Steamboat Springs A plan outlined by the Steamboat Springs City Council on Tuesday would offer developers a variety of ways to comply with the city's affordable housing ordinance.
Instead of building deed-restricted affordable units, one option for developers would be to voluntarily impose a real estate transfer tax on first and subsequent sales of units within their projects - a mechanism that city officials acknowledged presents legal uncertainties.
Developers also would be allowed to make a payment to the city in lieu of building units. Under the city's existing inclusionary zoning policy, paying a fee in lieu is allowed only for projects at the base of Steamboat Ski Area and for fractional units. A combination of a payment and transfer tax also would be allowed.
Existing compliance methods - building units or dedicating land - would remain on the books, but council also agreed to remove a penalty that increases affordable housing requirements 25 percent when units are built off-site or land is dedicated off-site. Council also agreed to developers' request that payments be collected when their projects sell and close, rather than earlier in the process when they are issued a building permit.
"What I'd really like to see is just adding additional options for compliance," Councilwoman Cari Hermacinski said.
Local lender Jeff Chapman, of Homebuyers Mortgage, supported council's revisions to the affordable housing ordinance and said adding flexibility would be a sage move at a time of enormous economic uncertainty. Mark Scully, of Green Court Partners, developers of downtown projects such as River Walk and Howelsen Place, said there is an even simpler reason for amending the ordinance.
"They don't want them," Scully said about the deed-restricted units in Howelsen Place. "Flexibility goes right at that issue."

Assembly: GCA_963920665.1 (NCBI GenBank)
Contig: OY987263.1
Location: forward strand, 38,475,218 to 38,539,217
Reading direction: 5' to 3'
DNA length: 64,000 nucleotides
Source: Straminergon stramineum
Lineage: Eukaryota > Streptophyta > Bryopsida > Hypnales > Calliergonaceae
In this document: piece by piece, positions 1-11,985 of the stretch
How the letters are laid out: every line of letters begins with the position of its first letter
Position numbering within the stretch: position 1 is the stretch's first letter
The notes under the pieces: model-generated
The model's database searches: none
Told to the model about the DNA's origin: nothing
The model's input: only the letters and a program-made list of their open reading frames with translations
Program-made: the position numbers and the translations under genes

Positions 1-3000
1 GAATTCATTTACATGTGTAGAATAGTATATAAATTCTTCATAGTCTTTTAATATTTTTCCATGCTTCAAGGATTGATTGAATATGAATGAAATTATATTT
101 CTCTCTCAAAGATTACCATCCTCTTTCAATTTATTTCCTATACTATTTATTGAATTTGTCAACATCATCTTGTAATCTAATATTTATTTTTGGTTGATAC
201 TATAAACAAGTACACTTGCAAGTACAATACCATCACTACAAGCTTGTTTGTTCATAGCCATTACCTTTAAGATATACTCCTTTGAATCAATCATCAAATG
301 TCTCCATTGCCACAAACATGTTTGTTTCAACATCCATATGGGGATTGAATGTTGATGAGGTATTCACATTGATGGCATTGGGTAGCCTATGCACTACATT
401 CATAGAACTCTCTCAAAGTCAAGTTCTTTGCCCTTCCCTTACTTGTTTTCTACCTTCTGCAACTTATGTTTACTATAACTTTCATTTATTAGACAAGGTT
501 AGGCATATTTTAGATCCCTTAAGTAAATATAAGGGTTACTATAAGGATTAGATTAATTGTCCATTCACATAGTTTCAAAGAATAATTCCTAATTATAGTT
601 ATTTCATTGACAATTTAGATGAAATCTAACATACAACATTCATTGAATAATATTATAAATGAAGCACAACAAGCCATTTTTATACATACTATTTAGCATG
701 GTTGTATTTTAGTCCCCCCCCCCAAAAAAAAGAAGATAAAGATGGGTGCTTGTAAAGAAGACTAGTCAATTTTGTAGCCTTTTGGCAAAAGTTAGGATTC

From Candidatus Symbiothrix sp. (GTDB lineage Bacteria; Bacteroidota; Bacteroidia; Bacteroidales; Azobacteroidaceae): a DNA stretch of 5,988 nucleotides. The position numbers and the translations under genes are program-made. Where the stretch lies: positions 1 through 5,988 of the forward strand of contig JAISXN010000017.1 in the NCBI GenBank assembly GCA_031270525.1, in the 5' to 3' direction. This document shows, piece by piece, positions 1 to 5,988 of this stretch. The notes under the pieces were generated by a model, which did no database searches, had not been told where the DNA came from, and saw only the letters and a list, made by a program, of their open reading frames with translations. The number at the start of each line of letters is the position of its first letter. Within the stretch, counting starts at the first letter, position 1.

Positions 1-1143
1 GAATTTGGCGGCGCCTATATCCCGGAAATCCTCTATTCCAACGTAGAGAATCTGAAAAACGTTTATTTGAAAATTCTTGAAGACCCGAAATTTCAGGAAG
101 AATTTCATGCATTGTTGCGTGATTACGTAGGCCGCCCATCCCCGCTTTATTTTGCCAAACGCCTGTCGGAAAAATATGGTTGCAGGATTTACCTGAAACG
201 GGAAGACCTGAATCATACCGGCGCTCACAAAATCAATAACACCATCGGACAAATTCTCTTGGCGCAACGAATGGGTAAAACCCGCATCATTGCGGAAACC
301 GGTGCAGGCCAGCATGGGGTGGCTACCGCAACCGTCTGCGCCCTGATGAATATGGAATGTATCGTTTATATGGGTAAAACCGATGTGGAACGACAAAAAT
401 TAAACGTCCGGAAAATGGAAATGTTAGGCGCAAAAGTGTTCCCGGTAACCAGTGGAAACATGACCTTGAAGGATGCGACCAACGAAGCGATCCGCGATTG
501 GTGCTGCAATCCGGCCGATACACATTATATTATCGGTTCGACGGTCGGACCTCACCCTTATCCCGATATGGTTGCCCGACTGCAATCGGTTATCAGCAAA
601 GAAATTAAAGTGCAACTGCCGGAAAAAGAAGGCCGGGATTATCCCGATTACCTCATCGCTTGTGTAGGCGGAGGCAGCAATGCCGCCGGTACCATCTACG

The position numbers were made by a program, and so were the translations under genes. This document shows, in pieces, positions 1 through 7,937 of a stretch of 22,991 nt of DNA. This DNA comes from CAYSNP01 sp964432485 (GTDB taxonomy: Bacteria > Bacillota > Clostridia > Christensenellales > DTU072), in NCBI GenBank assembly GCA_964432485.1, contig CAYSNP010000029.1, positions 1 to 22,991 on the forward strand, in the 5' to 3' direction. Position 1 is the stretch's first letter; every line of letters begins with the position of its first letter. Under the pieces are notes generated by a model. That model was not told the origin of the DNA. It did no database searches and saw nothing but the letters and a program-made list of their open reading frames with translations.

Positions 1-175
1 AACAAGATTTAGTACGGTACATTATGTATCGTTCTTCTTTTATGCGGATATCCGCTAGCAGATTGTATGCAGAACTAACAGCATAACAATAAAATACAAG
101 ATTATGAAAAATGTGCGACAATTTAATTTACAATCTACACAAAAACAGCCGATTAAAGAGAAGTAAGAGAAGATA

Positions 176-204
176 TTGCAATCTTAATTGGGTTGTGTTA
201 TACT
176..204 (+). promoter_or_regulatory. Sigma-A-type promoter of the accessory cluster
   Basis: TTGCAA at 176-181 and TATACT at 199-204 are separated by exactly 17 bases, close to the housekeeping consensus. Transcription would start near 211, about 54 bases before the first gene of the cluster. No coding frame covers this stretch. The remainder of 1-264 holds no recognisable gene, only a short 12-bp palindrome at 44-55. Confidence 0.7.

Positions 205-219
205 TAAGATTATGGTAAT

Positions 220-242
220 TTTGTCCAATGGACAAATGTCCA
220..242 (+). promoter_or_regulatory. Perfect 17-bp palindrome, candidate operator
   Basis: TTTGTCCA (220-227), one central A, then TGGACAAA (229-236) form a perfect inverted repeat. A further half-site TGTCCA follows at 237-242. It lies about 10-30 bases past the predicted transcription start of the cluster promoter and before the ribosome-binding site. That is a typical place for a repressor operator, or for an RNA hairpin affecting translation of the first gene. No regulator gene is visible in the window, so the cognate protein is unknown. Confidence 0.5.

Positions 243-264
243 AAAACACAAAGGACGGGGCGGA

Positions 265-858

No action was taken at Tuesday's work session City Council meeting, but the first reading of an ordinance amending the city's affordable housing policies will be crafted based on council members' direction Tuesday.
The specifics of the plan - such as what formula the city will use to calculate payment in lieu and the size of a real estate transfer tax - are not determined.
Real estate transfer taxes are illegal in Colorado unless they were in existence before the tax was outlawed or are negotiated as part of an annexation. Supporters of such a tax to meet affordable housing requirements - including the local development community - say it is valid if offered voluntarily by a developer. City Attorney Tony Lettunich told council members that the question has not been tested in Colorado courts, and he said he is unsure whether a court would find a real estate transfer tax truly voluntary if it was included as an option within a mandatory ordinance.
"I can't say it would be bulletproof," Lettunich said.
Steve Aigner, community organizer for the Community Alliance of the Yampa Valley, said the group's members are "generally suspicious of the voluntary transfer fee" and advocated that it only be considered in combination with a payment.
"If you have a payment in lieu and a portion of the funds already accruing, you would not be high and dry if it is challenged," he said.
Most council members, however, were less concerned about a legal challenge. Hermacinski noted that the people most likely to challenge a voluntary real estate transfer tax - developers - are the ones proposing it. If such a tax were ruled unconstitutional, the city no longer would be allowed to collect on units it previously was approved for and would have to remit revenues collected in the previous four years plus 10 percent interest and attorney fees for the plaintiff.